I’ve always been very entrepreneurial. In high school at various times I had a printing company called The Caterpillar Press (and set lead type by hand), a comic book sales company called California Comic Sales (CSC) and published a magazine for military miniature painters called Militaria Report.
I started tinkering with electronic kits even before taking an electronics class in the 11th grade. Most of it was to support my interest in music studio recording. A classmate and I started a company to make “fuzz” boxes for guitars, and I also ran a sound studio out of my mother’s house. In 1977, while working for Hughes Aircraft as a Master’s Fellow, I co-founded a company called MicroDaSys to develop what later came to be known as “PCs”.
After Epcot opened in 1982, I continued to work for WED until Christmas of 1983, first as the Ride Systems Engineer for imagination, then programming the parkwide monitoring system and helping open Horizons October 1, 1983.
In early 1984 he returned to California, and took a position as the Director of Engineering for Cambrian Systems, managing an engineering department of 45 people designing hard disk drive certifiers and development systems. But he wasn’t really happy being out of the entertainment industry, and soon took a position as the Vice President of Engineering for Linn Electronics, the inventors of the digital drum machine. Then in 1986 he founded Alcorn McBride Inc., and began developing musical instruments and theme park electronics for others.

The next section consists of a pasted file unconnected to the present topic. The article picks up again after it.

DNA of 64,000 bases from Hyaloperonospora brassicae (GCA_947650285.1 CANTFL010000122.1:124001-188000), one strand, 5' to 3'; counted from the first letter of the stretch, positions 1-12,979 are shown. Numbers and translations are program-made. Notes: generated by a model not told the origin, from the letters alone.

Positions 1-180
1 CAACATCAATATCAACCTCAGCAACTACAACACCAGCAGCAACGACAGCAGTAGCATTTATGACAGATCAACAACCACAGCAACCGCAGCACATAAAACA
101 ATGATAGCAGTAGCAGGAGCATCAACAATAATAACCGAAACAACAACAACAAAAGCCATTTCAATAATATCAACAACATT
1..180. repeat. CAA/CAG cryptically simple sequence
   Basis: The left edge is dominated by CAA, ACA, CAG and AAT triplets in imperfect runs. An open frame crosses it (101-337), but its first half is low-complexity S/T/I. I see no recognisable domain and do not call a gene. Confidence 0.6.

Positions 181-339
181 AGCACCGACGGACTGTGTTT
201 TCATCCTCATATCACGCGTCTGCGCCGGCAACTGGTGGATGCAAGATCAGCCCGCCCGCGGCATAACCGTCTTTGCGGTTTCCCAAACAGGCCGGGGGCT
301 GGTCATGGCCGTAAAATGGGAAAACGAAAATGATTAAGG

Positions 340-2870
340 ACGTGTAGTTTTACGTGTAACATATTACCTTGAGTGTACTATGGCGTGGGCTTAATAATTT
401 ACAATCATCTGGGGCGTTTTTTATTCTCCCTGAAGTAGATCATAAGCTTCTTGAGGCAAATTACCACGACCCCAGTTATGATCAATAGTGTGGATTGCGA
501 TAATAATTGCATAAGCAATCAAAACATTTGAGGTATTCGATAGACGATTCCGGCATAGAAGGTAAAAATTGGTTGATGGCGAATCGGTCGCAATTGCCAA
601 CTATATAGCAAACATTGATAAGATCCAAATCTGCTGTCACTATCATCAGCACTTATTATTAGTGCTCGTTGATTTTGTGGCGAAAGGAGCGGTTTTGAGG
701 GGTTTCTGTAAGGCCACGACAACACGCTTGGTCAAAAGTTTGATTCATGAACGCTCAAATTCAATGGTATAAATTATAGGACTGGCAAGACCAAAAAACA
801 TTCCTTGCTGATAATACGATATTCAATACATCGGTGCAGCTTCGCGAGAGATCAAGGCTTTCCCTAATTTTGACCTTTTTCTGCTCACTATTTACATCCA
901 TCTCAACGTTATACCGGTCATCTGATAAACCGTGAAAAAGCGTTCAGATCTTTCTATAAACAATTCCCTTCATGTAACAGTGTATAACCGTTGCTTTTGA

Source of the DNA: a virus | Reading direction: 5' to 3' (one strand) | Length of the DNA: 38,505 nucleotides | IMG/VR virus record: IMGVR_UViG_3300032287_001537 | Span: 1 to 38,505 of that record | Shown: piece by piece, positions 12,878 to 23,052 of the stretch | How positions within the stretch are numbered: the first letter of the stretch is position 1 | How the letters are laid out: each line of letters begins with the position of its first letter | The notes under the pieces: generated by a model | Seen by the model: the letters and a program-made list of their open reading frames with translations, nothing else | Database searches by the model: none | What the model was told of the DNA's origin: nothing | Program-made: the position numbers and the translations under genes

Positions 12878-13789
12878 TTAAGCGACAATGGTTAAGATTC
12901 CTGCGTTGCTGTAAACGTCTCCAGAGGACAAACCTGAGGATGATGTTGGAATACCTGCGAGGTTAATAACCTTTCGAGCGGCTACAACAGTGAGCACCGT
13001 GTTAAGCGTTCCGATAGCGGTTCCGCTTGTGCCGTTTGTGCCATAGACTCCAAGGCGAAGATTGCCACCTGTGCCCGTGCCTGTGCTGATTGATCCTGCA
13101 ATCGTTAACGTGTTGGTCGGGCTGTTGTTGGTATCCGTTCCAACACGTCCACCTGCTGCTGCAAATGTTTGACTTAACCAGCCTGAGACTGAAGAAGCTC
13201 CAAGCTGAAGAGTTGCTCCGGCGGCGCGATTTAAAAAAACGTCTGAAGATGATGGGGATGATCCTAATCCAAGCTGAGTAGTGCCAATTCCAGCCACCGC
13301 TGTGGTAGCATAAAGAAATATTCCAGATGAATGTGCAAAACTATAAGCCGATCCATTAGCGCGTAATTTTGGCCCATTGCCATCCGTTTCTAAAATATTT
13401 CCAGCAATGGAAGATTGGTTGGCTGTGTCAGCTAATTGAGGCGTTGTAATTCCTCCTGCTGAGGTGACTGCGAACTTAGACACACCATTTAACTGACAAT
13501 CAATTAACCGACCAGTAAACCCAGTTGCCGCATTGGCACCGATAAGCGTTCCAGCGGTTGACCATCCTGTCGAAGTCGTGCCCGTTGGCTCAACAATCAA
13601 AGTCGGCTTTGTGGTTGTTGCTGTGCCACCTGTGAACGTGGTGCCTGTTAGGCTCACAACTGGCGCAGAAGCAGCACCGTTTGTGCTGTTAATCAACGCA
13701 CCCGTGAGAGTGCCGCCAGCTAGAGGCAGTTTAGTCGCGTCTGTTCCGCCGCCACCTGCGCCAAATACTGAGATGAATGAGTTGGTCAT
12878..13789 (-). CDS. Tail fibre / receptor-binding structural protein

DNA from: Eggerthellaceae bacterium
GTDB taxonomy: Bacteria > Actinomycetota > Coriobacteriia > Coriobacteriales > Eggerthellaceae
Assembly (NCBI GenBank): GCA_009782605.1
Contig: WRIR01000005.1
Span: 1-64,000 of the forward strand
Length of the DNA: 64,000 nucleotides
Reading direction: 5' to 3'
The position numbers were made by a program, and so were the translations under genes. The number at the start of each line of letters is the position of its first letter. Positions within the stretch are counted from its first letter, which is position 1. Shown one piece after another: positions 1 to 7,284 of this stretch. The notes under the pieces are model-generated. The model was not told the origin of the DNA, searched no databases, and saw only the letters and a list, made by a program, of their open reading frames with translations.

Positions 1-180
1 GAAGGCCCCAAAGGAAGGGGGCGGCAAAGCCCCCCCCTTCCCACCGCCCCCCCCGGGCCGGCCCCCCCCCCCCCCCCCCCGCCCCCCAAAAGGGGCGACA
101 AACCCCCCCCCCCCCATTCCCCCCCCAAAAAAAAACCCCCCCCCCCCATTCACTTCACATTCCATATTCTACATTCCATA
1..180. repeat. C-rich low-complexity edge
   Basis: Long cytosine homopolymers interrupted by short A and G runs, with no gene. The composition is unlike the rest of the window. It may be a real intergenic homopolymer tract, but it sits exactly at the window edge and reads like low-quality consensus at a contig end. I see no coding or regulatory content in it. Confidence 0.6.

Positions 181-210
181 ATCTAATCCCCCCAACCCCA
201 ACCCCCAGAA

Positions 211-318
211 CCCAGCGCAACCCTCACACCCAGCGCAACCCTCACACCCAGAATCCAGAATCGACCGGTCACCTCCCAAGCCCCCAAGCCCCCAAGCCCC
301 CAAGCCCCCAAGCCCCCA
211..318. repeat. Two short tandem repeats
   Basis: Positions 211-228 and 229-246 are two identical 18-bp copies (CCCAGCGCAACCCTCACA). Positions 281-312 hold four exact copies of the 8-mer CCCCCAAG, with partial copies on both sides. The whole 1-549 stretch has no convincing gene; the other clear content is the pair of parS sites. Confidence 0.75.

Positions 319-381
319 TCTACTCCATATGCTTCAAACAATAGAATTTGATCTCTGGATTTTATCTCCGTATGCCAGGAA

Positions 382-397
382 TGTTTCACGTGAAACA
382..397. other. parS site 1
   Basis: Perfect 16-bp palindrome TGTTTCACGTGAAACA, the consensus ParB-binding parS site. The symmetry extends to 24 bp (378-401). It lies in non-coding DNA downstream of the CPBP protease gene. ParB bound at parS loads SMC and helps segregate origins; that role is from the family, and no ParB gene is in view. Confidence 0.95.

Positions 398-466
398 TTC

My first real company. MicroDaSys was a computer maker in the days before the IBM PC was invented. Originally selling kits, we later ventured into business systems and the 68K, a predecessor to computers like the Macintosh.
MicroDaSys was originally called Micro Data Systems. Unfortunately that name was already taken. Then we named it MDS. Unfortunately, that name was taken, too. So finally we settled on MicroDaSys. Nobody else wanted that name!
MicroDaSys’ original products were S-100 bus boards, sold mostly as kits. Linda and I remember many late evenings sitting on the living room floor counting parts for the kits. This was our first board, the MD-690A, a 6802-based S-100 card.
We later combined the board into an 8080-based computer that ran accounting and word processing programs. It was sold under the brand name “Millie”, which was a name invented by our Dutch distributors.
Then from 1982 through 1983 I worked as a consultant on Epcot Center. See the Epcot Page.
In 1984 I was hired as Director of Engineering for Cambrian Systems, which built the half-million dollar hard disk development systems on granite blocks. They included laser interferometer positioning systems with resolutions of 0.3 micro inches. Systems such as this certifier and our servo track writer were used by companies like IBM to develop next-generation disk drives.
And then on to Alcorn McBride in 1986…